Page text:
PORNADA by Mary Francis Shura

PORNADA

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KIRKUS REVIEW

Portraits of artists--as a young boy, an adult Gem-Finder, and. . . a pig? As a friendly gesture, daydreamy Francisco helps a man reload his pigs onto a truck, and the driver, noticing that one pig is missing, gives the for-nothing (por nada) animal to the boy. The pig, he explains as they find him nuzzling a prickly pear, ""thinks he is an artist"": he likes to watch the moon climb through the Mexican sky and see the stars crown the mountain peaks--just like Francisco, as it tums out. Boy gets job to finance feeding a new mouth in the family, and continues with his painting; he would let friend Guido the Gem-Finder house the porky but Guido's out looking for jade. Accidentally, the boy's pictures begin to sell, and these funds see the family through the winter--which changes Papa's attitude about art and artists. When Guido returns after an unsuccessful expedition, the boy shows him some of his paintings; Pornada's favorite misty place is, haply, the legendary site the Gem-Finder has been looking for. Pomada leads them to his find and the shared profits should support them all, and put Francisco through art school. Interesting to begin with (although kids won't catch all the innuendoes), but the resolution is artifically neat and the woodcuts are too indigenous art-y (translate: ugly to kids).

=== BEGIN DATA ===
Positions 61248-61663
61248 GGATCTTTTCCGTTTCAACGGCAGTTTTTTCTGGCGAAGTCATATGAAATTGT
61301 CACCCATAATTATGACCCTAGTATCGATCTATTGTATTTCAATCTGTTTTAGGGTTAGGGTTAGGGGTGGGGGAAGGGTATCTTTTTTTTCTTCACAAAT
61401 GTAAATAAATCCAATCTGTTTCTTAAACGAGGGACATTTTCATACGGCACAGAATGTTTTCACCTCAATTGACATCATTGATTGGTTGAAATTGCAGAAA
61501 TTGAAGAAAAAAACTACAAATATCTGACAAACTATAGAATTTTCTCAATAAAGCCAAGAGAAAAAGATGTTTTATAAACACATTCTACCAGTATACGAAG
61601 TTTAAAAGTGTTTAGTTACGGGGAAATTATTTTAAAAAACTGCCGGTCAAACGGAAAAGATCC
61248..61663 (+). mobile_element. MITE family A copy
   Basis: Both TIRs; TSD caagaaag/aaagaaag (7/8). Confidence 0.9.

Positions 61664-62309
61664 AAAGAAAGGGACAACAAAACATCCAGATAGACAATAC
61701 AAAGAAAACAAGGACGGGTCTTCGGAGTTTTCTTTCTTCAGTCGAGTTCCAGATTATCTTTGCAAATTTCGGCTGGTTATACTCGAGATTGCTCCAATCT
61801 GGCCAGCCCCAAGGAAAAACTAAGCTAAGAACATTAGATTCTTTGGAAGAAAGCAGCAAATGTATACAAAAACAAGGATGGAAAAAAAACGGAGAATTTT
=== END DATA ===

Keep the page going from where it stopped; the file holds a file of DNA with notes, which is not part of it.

Pub Date: Sept. 6th, 1968
Publisher: Atheneum